Green earthenware pitcher made by M. L. Owens, North Carolina

Potters For The North Carolina Pottery Center: North Carolina Art Pottery Pitchers.Owens, Seagrove, N.

Ice-water pitcher with lid, Seagrove Pottery "Crystal Blue" glaze, made and glazed by Walter Auman and marked with the date "1976." Walter formulated Crystal Blue in the early 1970s, following the first imposition of Federal restrictions on lead-glazed pottery. The result was a soft, semi-matte finish, lighter in tone than the lead-rutile matte blue previously used by Seagrove Pottery and C. C. Cole Pottery.

Potters For The North Carolina Pottery Center: North Carolina Art Pottery Pitchers

Four pitchers by Phil Graves of J. B. Cole Pottery. The two in front are from the 1930s, made with Michfield light clay; the two in back are post-WWII, made with Smithfield redware clay.

Potters For The North Carolina Pottery Center: North Carolina Art Pottery Pitchers

Rebecca Jug (also known as the Rebecca Pitcher). This example by Joe Owen illustrates the essential elements: rounded on the lower body, necked in above, a widened rim shaped to form a spout, & an added handle.

The Rebecca Jug is also known as the Rebecca Pitcher. This example by Joe Owen illustrates the essential elements of the pitcher -- rounded on the lower body, necked in above, a widened rim shaped to form a spout, and an added handle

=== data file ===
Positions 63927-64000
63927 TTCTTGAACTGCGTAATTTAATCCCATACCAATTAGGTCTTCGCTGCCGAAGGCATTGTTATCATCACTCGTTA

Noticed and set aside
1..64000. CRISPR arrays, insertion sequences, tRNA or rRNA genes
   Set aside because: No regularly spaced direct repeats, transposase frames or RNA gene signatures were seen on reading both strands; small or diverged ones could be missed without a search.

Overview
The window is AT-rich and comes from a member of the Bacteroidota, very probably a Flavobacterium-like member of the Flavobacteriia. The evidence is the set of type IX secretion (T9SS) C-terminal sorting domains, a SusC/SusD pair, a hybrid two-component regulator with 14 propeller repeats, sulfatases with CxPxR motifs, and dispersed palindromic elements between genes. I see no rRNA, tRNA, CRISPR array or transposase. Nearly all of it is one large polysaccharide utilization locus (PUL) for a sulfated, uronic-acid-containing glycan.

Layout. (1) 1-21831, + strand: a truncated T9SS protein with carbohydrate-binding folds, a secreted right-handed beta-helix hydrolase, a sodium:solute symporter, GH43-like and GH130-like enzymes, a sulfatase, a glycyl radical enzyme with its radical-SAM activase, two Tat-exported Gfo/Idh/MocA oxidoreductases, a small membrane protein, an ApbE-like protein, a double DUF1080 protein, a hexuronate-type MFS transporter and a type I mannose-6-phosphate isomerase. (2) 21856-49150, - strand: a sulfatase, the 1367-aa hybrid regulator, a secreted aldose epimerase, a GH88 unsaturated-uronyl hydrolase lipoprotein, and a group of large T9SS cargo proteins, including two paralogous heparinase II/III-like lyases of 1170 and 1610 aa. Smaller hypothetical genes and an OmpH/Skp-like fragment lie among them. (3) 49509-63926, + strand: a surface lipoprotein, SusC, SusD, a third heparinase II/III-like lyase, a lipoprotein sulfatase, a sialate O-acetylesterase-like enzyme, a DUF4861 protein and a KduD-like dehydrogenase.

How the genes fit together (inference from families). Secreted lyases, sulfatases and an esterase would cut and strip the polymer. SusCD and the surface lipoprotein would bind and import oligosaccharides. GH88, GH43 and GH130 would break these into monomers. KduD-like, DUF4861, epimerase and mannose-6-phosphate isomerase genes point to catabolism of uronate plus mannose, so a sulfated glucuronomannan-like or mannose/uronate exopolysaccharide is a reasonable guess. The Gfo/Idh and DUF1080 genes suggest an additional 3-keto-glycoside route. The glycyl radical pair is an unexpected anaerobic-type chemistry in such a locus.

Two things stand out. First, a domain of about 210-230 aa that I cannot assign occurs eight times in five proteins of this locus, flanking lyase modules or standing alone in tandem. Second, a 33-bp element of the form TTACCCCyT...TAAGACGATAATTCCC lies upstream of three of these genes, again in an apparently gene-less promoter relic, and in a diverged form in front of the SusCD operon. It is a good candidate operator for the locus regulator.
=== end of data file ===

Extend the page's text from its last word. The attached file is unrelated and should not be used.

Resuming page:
Two views of a vintage polychrome-glazed pitcher by Thurston Cole, C. C. Cole Pottery. The colored lead glazes in this piece have run and blended to give a unique result to the finished piece. C. C. Cole Pottery workers applied a whitish body glaze, then dribbled bands of color around the body, and finally dipped the top of the piece in another colored glaze.

Potters For The North Carolina Pottery Center: North Carolina Art Pottery Pitchers

Salt-glazed ware came to dominate the pottery trade during the 19th century.  These examples are modern interpretations made by David Farrell of Westmoore Pottery. Salt-glazed ware was often fired green and plain, & any embellishment that might occur was a result of the effects of the wood fire and the occasional kiln drip. Sometimes potters would decorate their pitchers and other utilitarian items with designs in cobalt oxide brushed on before firing. Cobalt oxide retains its blue color at…

Potters For The North Carolina Pottery Center: North Carolina Art Pottery Pitchers

Pressed glass milk pitcher, circa 1880s.

Pressed glass milk pitcher, circa 1880s.

The genuine article! A redware pitcher "slicked" with a clear lead-fluxed glaze. This example, with an ice lip, was found in North Carolina, maker unknown. It displays a simple elegance of form and function. Colors in the glaze are from impurities in the clay, rather than deliberate decoration.

Potters For The North Carolina Pottery Center: North Carolina Art Pottery Pitchers

Pinterest
Search